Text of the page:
Error Rate | It represents the complement of accuracy. It could vary between 0 and 1. Being 0 the best and 1 the worst | \(error~rate = \frac{FP+FN}{TP+FP+TN+FN}\) |

3 | `precision` |
Precision | Also known as positive predictive value (PPV), it represents the proportion of well classified cases with respect to the total of cases predicted with a given class (multinomial) or the true class (binomial) | \(precision = \frac{TP}{TP + FP}\) |

4 | `recall` |
Recall | Also known as sensitivity, hit rate, or true positive rate (TPR) for binary cases. It represents the proportion of well predicted cases with respect to the total number of observed cases for a given class (multinomial) or the positive class (binomial) | \(recall = \frac{TP}{P} = 1 - FNR\) |

5 | `specificity` |
Specificity | Also known as selectivity or true negative rate (TNR). It represents the proportion of well classified negative values with respect to the total number of actual negatives | \(specificity = \frac{TN}{N} = 1 - FPR\) |

6 | `balacc` |
Balanced Accuracy | This metric is especially useful when the number of observations across classes is imbalanced | \(b.accuracy = \frac{recall + specificity}{2}\) |

7 | `fscore` |
F-score | F1-score, F-measure | \(fscore = \frac{(1 + B ^ 2) * precision * recall}{(B ^ 2 * precision) + recall)}\) |

8 | `agf` |
Adjusted F-score | The agf adjusts the fscore for datasets with imbalanced classes | \(agf = \sqrt{F_2 * invF_{0.5}}\), where \(F_2 = 5 * \frac{recall~*~precision}{(4*recall)~+~precision}\), and \(invF_{0.5} = (\frac{5}{4}) * \frac{recall~*~precision}{(0.5^2 ~*~ recall)~+~precision}\) |

9 | `gmean` |
G-mean | The Geometric Mean (gmean) is a measure that considers a balance between the performance of both majority and minority classes. The higher the value the lower the risk of over-fitting of negative and under-fitting of positive classes | \(gmean = \sqrt{recall~*~specificity}\) |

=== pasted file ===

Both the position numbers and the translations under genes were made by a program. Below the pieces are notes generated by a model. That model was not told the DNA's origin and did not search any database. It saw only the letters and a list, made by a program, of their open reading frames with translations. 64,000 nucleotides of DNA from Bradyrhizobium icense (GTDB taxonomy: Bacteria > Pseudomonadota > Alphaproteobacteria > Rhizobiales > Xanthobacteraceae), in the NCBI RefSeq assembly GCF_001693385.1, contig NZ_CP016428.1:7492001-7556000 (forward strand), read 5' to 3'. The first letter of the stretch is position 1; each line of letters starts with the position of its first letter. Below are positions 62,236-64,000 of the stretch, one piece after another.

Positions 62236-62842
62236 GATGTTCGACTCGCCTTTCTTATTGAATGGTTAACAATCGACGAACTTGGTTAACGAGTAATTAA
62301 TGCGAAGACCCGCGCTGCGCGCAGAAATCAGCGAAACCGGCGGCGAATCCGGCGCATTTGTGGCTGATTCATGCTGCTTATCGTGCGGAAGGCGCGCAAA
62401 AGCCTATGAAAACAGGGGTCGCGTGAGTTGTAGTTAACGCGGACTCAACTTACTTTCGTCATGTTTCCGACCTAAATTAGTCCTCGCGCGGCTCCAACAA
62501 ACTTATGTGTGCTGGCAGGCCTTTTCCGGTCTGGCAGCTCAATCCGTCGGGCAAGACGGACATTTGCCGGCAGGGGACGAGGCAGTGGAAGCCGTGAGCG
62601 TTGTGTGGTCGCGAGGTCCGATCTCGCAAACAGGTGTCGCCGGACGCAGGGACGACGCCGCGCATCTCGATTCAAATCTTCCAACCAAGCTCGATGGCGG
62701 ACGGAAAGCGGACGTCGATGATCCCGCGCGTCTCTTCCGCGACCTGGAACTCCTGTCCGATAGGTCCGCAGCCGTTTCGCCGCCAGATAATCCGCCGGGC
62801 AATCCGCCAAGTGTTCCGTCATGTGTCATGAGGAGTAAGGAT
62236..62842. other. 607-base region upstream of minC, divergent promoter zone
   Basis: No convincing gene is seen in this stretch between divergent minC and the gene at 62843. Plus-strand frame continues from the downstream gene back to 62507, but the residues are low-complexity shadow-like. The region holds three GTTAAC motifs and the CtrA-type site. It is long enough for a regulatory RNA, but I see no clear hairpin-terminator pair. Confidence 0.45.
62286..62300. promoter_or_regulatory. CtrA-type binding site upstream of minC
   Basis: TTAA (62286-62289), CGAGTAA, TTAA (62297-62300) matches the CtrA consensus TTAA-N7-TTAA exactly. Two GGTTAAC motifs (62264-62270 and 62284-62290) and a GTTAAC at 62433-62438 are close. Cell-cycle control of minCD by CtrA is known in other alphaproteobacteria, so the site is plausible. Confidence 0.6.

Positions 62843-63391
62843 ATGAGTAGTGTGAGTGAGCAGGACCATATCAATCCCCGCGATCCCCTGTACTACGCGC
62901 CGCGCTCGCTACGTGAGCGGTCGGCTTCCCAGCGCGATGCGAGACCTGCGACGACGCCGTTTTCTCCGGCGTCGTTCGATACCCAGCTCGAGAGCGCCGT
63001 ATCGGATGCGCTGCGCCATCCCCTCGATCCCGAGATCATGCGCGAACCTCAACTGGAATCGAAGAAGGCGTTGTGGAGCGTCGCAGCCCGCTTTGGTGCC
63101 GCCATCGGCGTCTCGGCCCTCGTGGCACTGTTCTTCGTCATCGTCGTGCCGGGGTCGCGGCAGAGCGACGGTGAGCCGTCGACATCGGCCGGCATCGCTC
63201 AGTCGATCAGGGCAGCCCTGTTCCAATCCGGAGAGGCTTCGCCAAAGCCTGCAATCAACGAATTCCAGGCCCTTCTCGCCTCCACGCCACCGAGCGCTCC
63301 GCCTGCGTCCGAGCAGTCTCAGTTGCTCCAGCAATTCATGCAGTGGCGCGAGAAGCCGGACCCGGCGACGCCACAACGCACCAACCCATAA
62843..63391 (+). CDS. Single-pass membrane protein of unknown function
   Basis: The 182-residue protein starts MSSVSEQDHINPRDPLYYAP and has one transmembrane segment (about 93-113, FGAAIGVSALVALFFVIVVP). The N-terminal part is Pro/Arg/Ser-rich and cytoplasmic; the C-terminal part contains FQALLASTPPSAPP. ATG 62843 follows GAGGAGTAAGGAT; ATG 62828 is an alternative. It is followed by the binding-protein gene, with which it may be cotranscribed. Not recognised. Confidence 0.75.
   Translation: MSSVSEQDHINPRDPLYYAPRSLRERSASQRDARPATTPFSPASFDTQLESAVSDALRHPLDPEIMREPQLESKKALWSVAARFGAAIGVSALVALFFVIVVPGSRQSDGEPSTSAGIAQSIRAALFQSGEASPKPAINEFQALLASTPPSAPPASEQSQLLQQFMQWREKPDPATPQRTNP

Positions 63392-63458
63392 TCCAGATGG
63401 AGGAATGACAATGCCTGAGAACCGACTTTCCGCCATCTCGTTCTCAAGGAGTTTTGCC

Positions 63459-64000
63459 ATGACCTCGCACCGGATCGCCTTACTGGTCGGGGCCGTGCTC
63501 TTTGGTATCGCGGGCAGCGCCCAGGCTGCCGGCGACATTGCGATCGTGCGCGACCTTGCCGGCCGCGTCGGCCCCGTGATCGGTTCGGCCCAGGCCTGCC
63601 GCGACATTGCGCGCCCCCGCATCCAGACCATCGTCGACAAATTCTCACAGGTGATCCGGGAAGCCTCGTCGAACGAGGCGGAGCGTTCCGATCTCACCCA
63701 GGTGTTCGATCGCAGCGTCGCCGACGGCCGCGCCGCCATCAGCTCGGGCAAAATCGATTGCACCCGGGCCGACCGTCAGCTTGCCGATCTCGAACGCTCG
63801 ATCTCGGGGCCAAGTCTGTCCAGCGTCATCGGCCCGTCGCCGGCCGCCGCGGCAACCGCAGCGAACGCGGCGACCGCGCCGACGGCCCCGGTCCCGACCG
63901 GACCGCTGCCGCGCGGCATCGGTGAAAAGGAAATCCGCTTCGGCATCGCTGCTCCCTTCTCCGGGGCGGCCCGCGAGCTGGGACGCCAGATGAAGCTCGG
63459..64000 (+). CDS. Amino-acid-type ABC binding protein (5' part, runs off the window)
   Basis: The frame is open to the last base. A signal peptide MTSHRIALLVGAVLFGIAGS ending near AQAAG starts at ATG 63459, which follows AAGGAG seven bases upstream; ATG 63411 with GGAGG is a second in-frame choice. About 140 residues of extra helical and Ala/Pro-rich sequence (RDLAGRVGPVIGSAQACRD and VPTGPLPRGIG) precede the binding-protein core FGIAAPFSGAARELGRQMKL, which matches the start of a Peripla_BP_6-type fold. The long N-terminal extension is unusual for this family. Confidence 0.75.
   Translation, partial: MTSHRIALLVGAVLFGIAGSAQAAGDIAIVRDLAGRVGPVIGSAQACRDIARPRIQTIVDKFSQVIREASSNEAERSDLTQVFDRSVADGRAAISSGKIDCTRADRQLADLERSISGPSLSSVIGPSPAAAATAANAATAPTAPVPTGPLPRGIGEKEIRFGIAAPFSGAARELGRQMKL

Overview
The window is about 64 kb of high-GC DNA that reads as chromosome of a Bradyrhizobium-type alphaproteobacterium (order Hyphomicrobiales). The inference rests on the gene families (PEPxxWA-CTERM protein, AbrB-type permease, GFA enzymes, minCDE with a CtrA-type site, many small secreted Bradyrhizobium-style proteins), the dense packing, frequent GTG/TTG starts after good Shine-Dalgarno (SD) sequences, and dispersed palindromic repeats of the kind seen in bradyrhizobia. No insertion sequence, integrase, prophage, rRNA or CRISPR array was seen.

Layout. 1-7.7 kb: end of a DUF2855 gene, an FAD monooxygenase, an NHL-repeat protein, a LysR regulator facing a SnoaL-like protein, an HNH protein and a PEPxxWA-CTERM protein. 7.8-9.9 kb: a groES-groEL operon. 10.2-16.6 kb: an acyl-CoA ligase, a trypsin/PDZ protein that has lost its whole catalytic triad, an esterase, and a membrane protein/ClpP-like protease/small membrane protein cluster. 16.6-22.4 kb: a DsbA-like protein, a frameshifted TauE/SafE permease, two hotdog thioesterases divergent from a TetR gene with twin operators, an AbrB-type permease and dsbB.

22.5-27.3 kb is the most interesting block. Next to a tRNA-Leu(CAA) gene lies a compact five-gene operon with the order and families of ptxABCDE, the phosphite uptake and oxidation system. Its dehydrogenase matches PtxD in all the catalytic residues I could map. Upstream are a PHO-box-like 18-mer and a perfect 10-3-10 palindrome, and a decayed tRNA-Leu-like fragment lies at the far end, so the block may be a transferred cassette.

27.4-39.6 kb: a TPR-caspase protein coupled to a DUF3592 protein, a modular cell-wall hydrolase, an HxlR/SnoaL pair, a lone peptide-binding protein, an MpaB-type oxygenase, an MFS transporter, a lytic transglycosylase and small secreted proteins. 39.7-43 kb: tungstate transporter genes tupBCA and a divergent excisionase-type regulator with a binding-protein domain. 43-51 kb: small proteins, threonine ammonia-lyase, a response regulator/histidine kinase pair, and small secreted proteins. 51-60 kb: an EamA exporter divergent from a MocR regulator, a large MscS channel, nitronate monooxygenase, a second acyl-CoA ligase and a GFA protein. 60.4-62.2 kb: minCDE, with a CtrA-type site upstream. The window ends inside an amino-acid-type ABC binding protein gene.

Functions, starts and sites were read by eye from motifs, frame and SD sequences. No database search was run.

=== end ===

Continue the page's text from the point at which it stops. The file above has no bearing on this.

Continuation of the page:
10 | `khat` |
K-hat or Cohen’s Kappa Coefficient | The khat is considered a more robust metric than the
classic `accuracy` . It normalizes the accuracy by the
possibility of agreement by chance. It is positively bounded to 1, but
it is not negatively bounded. The closer to 1, the better the
classification quality |
\(khat = \frac{2 * (TP * TN - FN * FP)}{(TP+FP) * (FP+TN) + (TP+FN) * (FN + TN)}\) |

11 | `mcc` |
Matthews Correlation Coefficient | Also known as phi-coefficient. It is particularly useful when the number of observations belonging to each class is uneven. It varies between 0-1, being 0 the worst and 1 the best. Currently, the mcc estimation is only available for binary cases (two classes) | \(mcc = \frac{TP * TN - FP * FN}{\sqrt{(TP+FP) * (TP+FN) * (TN+FP) * (TN+FN)}}\) |

12 | `fmi` |
Fowlkes-Mallows Index | The fmi is a metric that measures the similarity between two clusters (predicted and observed). It is equivalent to the square root of the product between precision (PPV) and recall (TPR). It varies between 0-1, being 0 the worst and 1 the best. | \(fmi = \sqrt{precision * recall} = \sqrt{PPV * TPR}\) |

13 | `bmi` |
Informedness | Also known as the Bookmaker Informedness, or as the Youden’s J-index. It is a suitable metric when the number of cases for each class is uneven. It varies between | \(bmi = recall + specificity -1 = TPR + TNR - 1 = \frac{FP+FN}{TP+FP+TN+FN}\) |